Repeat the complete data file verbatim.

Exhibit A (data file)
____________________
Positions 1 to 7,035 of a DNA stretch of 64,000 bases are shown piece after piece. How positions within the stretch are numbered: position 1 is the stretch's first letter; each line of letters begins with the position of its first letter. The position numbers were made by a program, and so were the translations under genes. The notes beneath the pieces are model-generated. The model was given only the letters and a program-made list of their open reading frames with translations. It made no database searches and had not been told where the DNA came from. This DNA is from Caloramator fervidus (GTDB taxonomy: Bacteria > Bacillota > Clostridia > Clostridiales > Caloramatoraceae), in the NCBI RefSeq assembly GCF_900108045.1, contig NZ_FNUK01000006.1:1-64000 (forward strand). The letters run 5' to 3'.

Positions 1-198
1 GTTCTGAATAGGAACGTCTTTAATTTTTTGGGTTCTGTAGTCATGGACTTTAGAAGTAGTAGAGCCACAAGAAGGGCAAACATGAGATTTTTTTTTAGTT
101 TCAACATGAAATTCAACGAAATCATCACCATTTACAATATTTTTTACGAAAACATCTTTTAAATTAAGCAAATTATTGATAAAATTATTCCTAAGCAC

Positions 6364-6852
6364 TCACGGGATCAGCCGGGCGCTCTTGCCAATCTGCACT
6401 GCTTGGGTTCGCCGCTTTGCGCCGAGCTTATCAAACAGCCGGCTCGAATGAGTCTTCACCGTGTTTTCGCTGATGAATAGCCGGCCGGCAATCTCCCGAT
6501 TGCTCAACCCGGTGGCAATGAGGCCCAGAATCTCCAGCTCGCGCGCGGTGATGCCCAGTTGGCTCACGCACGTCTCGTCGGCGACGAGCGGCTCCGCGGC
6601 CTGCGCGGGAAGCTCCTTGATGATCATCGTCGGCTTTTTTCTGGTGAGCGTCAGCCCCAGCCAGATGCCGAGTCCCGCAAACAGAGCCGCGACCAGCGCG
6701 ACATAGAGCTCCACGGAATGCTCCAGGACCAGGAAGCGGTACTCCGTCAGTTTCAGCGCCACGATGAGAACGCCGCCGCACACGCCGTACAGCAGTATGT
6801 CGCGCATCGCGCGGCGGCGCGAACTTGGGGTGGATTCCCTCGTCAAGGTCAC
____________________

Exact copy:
Positions 1 to 7,035 of a DNA stretch of 64,000 bases are shown piece after piece. How positions within the stretch are numbered: position 1 is the stretch's first letter; each line of letters begins with the position of its first letter. The position numbers were made by a program, and so were the translations under genes. The notes beneath the pieces are model-generated. The model was given only the letters and a program-made list of their open reading frames with translations. It made no database searches and had not been told where the DNA came from. This DNA is from Caloramator fervidus (GTDB taxonomy: Bacteria > Bacillota > Clostridia > Clostridiales > Caloramatoraceae), in the NCBI RefSeq assembly GCF_900108045.1, contig NZ_FNUK01000006.1:1-64000 (forward strand). The letters run 5' to 3'.

Positions 1-198
1 GTTCTGAATAGGAACGTCTTTAATTTTTTGGGTTCTGTAGTCATGGACTTTAGAAGTAGTAGAGCCACAAGAAGGGCAAACATGAGATTTTTTTTTAGTT
101 TCAACATGAAATTCAACGAAATCATCACCATTTACAATATTTTTTACGAAAACATCTTTTAAATTAAGCAAATTATTGATAAAATTATTCCTAAGCAC

Positions 6364-6852
6364 TCACGGGATCAGCCGGGCGCTCTTGCCAATCTGCACT
6401 GCTTGGGTTCGCCGCTTTGCGCCGAGCTTATCAAACAGCCGGCTCGAATGAGTCTTCACCGTGTTTTCGCTGATGAATAGCCGGCCGGCAATCTCCCGAT
6501 TGCTCAACCCGGTGGCAATGAGGCCCAGAATCTCCAGCTCGCGCGCGGTGATGCCCAGTTGGCTCACGCACGTCTCGTCGGCGACGAGCGGCTCCGCGGC
6601 CTGCGCGGGAAGCTCCTTGATGATCATCGTCGGCTTTTTTCTGGTGAGCGTCAGCCCCAGCCAGATGCCGAGTCCCGCAAACAGAGCCGCGACCAGCGCG
6701 ACATAGAGCTCCACGGAATGCTCCAGGACCAGGAAGCGGTACTCCGTCAGTTTCAGCGCCACGATGAGAACGCCGCCGCACACGCCGTACAGCAGTATGT
6801 CGCGCATCGCGCGGCGGCGCGAACTTGGGGTGGATTCCCTCGTCAAGGTCAC